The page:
PwC report shows slowing growth for radio

PwC Global Outlook 2016 radio chartOn Wednesday, we shared some of the pertinent data from the PwC Global Entertainment and Media Outlook. That assessment pointed to some general trends we can expect across 2016-2020 in music and Internet advertising. Today, we take a deeper dive into the numbers for the U.S. radio industry.

Advertising is a crucial component in radio revenue, and the projection shows very slow growth through 2020. The CAGR for all radio advertising is less than 1% for the period, with expectations to reach a total of $18.3 billion. That’s down from the CAGR of almost 1.1% set in PwC’s outlook last year. Terrestrial radio broadcast advertising is set to reach $16.4 billion by 2020, with a meagre CAGR of 0.4%. On the other hand, terrestrial radio online advertising is spiking up with a CAGR of 7.8%. That growth is projected to yield revenue just shy of $1.8 billion by the end of the period, but that total is more than double what it generated in 2011 ($728 million).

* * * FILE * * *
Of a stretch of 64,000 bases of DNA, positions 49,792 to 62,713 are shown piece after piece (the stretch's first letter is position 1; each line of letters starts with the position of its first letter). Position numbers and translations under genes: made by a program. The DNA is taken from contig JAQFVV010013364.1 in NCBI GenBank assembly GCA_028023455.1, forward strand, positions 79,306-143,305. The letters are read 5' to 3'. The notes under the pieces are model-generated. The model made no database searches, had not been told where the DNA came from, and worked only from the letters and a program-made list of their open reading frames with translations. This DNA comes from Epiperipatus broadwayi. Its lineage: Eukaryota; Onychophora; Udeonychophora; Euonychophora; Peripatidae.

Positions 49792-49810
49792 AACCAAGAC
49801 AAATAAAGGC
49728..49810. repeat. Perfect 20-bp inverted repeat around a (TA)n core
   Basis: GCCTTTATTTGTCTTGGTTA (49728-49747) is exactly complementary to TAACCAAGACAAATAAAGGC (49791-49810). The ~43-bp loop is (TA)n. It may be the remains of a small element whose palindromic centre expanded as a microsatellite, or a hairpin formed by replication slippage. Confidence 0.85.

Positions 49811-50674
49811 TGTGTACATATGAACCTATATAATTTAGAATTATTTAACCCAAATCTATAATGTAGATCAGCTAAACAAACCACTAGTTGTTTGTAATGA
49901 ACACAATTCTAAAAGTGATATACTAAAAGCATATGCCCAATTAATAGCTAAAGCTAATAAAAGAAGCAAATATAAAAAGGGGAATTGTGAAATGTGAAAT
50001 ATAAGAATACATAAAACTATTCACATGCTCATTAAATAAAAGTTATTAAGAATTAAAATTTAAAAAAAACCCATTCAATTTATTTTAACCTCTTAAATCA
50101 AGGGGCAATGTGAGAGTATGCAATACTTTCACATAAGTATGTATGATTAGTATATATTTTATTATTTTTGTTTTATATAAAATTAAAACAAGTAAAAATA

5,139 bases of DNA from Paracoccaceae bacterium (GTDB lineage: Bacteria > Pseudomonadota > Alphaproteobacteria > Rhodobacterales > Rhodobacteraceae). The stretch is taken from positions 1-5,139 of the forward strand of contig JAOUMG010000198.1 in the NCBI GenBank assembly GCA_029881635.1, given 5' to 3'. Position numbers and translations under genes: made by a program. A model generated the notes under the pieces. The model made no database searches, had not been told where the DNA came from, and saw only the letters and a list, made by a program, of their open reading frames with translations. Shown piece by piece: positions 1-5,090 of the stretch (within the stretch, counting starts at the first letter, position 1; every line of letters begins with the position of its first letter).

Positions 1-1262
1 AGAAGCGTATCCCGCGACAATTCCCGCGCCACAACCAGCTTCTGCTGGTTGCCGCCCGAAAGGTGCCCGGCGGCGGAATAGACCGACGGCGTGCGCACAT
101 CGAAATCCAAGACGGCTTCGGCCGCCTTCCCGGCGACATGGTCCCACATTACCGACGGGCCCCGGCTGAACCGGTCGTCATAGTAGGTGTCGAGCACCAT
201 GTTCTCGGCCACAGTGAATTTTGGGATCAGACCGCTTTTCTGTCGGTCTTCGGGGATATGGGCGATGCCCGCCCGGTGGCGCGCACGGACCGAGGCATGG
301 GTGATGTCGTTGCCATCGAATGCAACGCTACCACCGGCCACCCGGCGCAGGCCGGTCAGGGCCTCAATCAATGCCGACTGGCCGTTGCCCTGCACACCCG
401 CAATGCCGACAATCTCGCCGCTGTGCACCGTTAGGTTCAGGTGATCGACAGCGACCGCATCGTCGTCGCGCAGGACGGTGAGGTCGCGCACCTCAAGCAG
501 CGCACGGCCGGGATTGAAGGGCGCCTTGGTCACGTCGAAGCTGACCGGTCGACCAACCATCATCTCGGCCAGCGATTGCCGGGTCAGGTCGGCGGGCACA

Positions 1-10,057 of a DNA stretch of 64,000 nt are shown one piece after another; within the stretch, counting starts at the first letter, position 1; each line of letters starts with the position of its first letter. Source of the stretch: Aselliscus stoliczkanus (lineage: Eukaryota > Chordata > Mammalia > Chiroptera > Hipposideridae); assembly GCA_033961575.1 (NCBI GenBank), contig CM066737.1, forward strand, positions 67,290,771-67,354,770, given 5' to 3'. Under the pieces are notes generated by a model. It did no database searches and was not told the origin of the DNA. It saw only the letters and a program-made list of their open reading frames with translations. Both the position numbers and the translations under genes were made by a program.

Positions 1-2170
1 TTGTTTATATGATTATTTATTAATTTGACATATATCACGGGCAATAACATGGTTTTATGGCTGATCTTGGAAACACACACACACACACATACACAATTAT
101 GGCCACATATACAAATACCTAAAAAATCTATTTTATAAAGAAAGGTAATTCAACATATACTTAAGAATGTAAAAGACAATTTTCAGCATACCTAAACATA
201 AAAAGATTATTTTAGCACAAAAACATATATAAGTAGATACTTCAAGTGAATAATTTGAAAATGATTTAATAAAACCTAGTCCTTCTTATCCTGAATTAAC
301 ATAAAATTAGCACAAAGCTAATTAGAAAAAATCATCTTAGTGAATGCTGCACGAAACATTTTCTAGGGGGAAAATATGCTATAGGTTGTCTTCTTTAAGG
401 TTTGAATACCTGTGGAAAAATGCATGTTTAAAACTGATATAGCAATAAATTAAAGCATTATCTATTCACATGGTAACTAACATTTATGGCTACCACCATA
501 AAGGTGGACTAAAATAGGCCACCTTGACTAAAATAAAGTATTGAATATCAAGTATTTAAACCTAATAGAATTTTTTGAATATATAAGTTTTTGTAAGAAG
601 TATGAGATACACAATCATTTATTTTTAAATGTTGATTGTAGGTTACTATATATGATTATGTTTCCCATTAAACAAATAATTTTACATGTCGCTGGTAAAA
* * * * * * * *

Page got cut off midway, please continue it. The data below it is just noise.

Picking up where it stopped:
Satellite radio is slated to see more growth than the overall radio category, with anticipated total revenue of nearly $4.8 billion by 2020 on the back of a 4.1% CAGR. But satellite is also a more tempered five-year projection; last year’s report pegged the CAGR at almost 5.2%.

Those two main sections combine for a total estimated market value of $23 billion by 2020, with a CAGR of 1.6%. A comparison of the new PwC report with the figures laid out last year show the reining in of expectations for radio as a whole. Last year, the expected revenue was $22.51 billion for 2018 and $22.763 billion for 2019. This year, those figures have dipped to $22.499 billion and $22.762 billion, respectively.

The declines are small, but notable as radio continues to face challenges from online listening and new car audio technologies. Although Nielsen data has shown that radio has reach to 91% of the U.S. population age 12 and up, 44% of that same demographic are listening to online radio weekly.

Other research has pointed to fluctuations in the radio advertising market. For instance, in the monthly Standard Media Index, traditional radio advertising saw volume slump 16% on-year in January then bounce up 22% the following month, demonstrating how uncertain the market can be. The Radio Advertising Bureau’s 2015 results also pointed to digital and off-air sources as the sites of revenue growth, while spot revenue dwindled.

Anna Washenko